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"In a 2-way set associative cache of 4 blocks containing 4 words each, which one of these addresses will return a hit when being read? The blocks to be retained in the cache are decided by LRU."

4 word / block means that the offset = 2 bits.

2-way means 4 blocks / 2 = 2 sets. The index then needs 1 bit.

And thus the tag is 3 bits, since we're dealing with 6 bits adresses.

solution

What I'm not too sure about is the hit/miss part. In such a case, do we need to have an exact match for the Index, the Tag and the Offset to get a hit?

Or is a hit encountered as soon as the Index and the Tag match?

If it is the latter then what role plays the offset in such a situation?

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  • $\begingroup$ Sorry. I made sure to read the rules before I asked my question, but I apparently missed a few things. I edited my post as requested, and I hope it is now in line with the website's policy. Thank you for your patience. $\endgroup$ – hav000ookk May 30 '17 at 7:43
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No, you don't need to have a match for the offset. When you 'miss' some address (= when its not in the cache) , the whole block is copied from the memory to the cache. i.e for address $001111$ , we will copy the 4 word block: $001100$ , $001101$ , $001110$, $001111$ to the cache. Therefore, for example, in line 4 you get a 'hit', not a miss.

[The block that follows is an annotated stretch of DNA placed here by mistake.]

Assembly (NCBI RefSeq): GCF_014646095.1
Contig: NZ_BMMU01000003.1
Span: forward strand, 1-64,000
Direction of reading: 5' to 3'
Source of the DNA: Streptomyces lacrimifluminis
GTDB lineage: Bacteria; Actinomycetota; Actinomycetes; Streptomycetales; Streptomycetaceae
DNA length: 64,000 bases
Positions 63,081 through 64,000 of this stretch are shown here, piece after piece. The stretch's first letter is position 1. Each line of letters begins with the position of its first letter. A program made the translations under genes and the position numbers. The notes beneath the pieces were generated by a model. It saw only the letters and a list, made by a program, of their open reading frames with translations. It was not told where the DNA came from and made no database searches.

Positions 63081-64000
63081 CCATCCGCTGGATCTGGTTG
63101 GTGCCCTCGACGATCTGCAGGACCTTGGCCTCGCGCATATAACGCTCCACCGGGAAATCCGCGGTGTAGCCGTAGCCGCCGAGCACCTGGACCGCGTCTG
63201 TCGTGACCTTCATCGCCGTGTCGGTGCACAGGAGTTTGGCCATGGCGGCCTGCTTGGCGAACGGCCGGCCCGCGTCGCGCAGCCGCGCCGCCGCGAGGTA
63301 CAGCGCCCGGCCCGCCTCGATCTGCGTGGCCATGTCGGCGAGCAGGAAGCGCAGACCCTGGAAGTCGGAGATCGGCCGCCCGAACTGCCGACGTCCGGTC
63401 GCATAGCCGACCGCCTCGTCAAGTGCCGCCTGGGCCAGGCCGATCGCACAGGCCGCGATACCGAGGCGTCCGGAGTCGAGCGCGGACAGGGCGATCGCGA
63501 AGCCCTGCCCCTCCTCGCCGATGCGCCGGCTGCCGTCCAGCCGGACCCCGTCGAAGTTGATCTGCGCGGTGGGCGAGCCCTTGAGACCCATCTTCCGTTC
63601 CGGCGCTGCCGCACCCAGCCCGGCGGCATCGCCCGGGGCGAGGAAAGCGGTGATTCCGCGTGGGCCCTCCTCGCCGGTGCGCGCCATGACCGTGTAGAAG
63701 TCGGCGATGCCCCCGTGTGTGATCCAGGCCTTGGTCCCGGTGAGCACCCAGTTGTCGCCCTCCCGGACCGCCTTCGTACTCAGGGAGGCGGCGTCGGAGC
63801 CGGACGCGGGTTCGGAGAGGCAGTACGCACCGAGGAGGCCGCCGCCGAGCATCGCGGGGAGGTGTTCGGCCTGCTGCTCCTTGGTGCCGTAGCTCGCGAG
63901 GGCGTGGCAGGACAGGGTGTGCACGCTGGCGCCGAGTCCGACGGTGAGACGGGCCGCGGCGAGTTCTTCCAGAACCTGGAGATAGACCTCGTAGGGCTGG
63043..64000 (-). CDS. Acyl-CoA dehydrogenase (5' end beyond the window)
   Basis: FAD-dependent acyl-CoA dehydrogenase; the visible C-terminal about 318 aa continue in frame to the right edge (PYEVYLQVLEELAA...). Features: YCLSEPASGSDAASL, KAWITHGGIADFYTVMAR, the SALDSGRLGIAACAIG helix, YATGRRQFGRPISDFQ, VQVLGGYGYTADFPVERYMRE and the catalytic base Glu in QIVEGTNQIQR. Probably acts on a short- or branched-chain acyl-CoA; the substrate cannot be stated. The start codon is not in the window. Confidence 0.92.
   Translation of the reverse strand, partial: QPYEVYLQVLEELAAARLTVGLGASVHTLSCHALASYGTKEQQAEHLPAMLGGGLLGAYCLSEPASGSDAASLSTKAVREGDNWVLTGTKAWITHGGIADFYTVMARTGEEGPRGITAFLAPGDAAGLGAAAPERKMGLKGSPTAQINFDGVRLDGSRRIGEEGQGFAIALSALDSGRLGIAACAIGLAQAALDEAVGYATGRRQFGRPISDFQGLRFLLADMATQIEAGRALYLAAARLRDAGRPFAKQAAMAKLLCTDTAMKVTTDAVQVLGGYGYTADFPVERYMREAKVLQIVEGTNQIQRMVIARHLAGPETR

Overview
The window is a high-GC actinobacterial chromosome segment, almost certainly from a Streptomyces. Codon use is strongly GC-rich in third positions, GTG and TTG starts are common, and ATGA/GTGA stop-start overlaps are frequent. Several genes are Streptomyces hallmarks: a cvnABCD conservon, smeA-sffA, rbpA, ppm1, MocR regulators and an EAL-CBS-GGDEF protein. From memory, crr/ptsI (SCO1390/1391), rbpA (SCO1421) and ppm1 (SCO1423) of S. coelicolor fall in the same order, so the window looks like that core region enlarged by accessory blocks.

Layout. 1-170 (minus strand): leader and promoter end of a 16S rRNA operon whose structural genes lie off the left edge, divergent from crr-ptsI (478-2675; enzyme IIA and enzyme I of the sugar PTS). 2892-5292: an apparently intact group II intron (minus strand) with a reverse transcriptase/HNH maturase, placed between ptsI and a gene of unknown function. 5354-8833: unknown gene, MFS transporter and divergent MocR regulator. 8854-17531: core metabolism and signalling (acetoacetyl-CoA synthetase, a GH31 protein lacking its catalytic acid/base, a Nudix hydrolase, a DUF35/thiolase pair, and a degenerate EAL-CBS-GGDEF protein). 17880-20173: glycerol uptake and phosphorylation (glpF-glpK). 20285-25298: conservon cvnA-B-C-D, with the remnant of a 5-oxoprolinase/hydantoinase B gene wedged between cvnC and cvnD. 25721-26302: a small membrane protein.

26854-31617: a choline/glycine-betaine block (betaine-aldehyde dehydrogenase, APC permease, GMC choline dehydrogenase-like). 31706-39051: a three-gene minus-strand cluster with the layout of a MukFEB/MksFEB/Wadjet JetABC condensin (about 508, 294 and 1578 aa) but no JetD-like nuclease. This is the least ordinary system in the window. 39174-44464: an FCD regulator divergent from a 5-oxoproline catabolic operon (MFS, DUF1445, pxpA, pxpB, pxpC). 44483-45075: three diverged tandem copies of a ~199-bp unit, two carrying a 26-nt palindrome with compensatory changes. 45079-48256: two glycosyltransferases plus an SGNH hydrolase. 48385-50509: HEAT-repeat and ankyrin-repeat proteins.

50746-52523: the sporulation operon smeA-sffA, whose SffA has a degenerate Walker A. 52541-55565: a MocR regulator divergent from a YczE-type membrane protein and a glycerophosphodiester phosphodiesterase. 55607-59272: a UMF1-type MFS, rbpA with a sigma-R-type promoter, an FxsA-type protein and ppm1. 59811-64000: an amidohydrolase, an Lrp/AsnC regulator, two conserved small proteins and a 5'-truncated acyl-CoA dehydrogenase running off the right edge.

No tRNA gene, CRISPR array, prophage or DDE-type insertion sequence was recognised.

So a hit is encountered as soon as the Index and the Tag match. The offset tells you which word from the block you want to read, as there are 4, and you want only 1. for example, for $001111$ it will skip the first 3 words and read the fourth.

EDIT: if I remember correctly, in a 2-way you need 3 offset bits and not 2. 1 bit is 'block offset' so you know in which block of the 2 has your word (because there are 2 blocks with same tag and index).

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  • $\begingroup$ Thanks. "the whole block is copied from the memory to the cache" is the piece of information I was missing to understand it. It makes way more sense now. $\endgroup$ – hav000ookk May 30 '17 at 13:32

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